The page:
To provide a safe and enjoyable experience, the pod would need to include comfortable seating, attractive lighting, heating/cooling and an onboard sanitizing system, such as a mister for an enzymatic solution for use between seatings. “We looked at a combination of in-floor radiant heating and a ventilation element drying fresh air into the space,” Zaremba said. To be cost-effective, each pod probably would have a maximum seating capacity of six, she estimated. And there would need to be a system to get the server’s attention. 

Social media moments 

From a design perspective, the pods would need to deliver something other than an imperfect copy of the aesthetic experience of the original dining room. They would need to provide their own unique ambience. “We were thinking in terms of ‘Instagrammable’ moments,” Zaremba said, referring to the popular social media platform, “moments of celebration, because through all of this we’ve been denied experiences we had taken for granted prior to the pandemic. There’s no point in trying to deny that we’re in a crisis; why not create a memorable shared experience that captures this time?” 

One concept the firm envisioned was a pop-up restaurant inside a large interior space, such as a ballroom, with tables socially distanced for isolation inside that space. That left the question: How do you create ambience in this small area? “The challenge was to create intimacy in an enclosed dining pod, while still retaining the voyeurism that is part of the restaurant dining experience,” Zaremba said. 

‘We are not looking to make money building pods. We just want to help businesses with limited resources to get this done.’

Kelli Zaremba, business development, Kahler Slater

Alongside the aesthetic and technological questions, the designers had to contend with economics. What would be the lifecycle of these new pods? What would happen to them once the pandemic passed? Could the pods, for example, become a form of temporary housing? Could they become part of a cultural installation? 

“On Randolph Street in Chicago, where they blocked off the roads, could we bring in local artists to paint the pods and then auction them off to become ‘she-sheds’ in people’s backyards?” Zaremba said. “We reached out to a couple of muralists we know in Chicago, and they loved the idea as a way to engage with the community. It’s the kind of program that might be hard to scale up in a large city, but a small city could pull it off.” 

The cost challenge 

The biggest commercial challenge for dining pods would be that small, independent restaurant firms would have difficulty affording manufactured pods, which Zaremba estimates would cost between $7,000 and $13,000 each. If the pandemic-driven recession drags on long enough, some cities could lose the small establishments that make them distinctive (many already have); only the investor-backed chain restaurants that could afford expensive social distancing measures could survive.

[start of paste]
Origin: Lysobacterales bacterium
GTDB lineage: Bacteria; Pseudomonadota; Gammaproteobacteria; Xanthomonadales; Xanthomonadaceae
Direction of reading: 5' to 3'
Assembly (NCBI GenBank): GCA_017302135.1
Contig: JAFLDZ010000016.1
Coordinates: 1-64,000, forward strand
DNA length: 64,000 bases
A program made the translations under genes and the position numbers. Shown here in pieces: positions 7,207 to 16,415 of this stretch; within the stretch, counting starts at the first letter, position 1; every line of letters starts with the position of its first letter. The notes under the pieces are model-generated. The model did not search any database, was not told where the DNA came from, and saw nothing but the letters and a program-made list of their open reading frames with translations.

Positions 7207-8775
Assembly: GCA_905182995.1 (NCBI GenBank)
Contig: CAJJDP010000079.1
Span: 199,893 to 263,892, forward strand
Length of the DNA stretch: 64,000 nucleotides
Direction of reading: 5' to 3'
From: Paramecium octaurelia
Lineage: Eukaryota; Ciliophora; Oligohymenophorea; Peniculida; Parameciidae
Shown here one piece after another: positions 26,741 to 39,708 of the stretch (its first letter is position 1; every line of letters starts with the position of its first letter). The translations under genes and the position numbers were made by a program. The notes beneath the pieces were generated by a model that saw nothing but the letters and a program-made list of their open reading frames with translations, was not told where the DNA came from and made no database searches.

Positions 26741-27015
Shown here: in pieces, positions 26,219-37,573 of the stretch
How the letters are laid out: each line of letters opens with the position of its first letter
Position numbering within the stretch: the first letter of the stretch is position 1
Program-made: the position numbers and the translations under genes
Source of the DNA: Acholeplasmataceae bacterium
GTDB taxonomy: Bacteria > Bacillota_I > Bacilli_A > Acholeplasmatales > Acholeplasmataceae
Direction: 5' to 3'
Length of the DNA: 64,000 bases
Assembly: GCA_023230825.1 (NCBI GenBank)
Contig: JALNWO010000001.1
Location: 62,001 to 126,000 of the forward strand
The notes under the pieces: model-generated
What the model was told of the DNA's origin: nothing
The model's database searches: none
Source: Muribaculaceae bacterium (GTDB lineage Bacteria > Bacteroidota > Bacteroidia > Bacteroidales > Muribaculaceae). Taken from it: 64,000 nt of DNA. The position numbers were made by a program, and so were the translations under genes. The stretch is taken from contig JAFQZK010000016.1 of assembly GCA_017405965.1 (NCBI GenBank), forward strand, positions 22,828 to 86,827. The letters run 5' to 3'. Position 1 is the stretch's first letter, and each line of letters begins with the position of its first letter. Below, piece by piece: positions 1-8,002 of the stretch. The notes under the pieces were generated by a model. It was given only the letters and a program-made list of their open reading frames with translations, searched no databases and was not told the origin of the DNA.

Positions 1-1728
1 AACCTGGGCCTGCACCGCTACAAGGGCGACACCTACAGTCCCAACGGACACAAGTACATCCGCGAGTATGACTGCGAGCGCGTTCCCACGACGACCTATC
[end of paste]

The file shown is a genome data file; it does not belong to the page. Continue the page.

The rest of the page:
One place where local government, or perhaps corporate sponsors, could play a role in protecting the independent, one-of-a-kind restaurants that give a city its character would be to subsidize the cost of outdoor dining pods. In a small city with one or two dominant employers, fostering the local restaurant industry might make quality-of-life sense, as a way of retaining key executives and employees who might otherwise look for jobs in more vibrant cities. 

Another sponsorship concept, Zaremba suggested, might involve infrastructure investment. “For example,” she said, “think of an electric car manufacturer like Tesla, which has an interest in cities installing charging stations on their streets. Those stations could initially be used to provide the power for dining pods for the duration of the pandemic crisis. After that, the charging stations would continue to benefit the community by encouraging people to drive electric vehicles.” 

Thus, outdoor dining could provide the added value to justify municipal or corporate investment in infrastructure improvement. Participation in the program could be differentiating for the restaurants as well. “Restaurant customers might be more inclined to take advantage of valet parking if they knew the valet could charge their car in addition to parking it,” Zaremba said. 

Kahler Slater approached this as a “thought leadership” exercise, Zaremba said. The firm doesn’t intend to market dining pods, although it has approached commercial fabricators about manufacturing them. The firm can provide construction plans and other documentation.  

“We are not looking to make money building pods,” Zaremba said. “We just want to help businesses with limited resources to get this done.” 

Here’s another food-service industry trend propelled by COVID-19: the rise of ghost kitchens.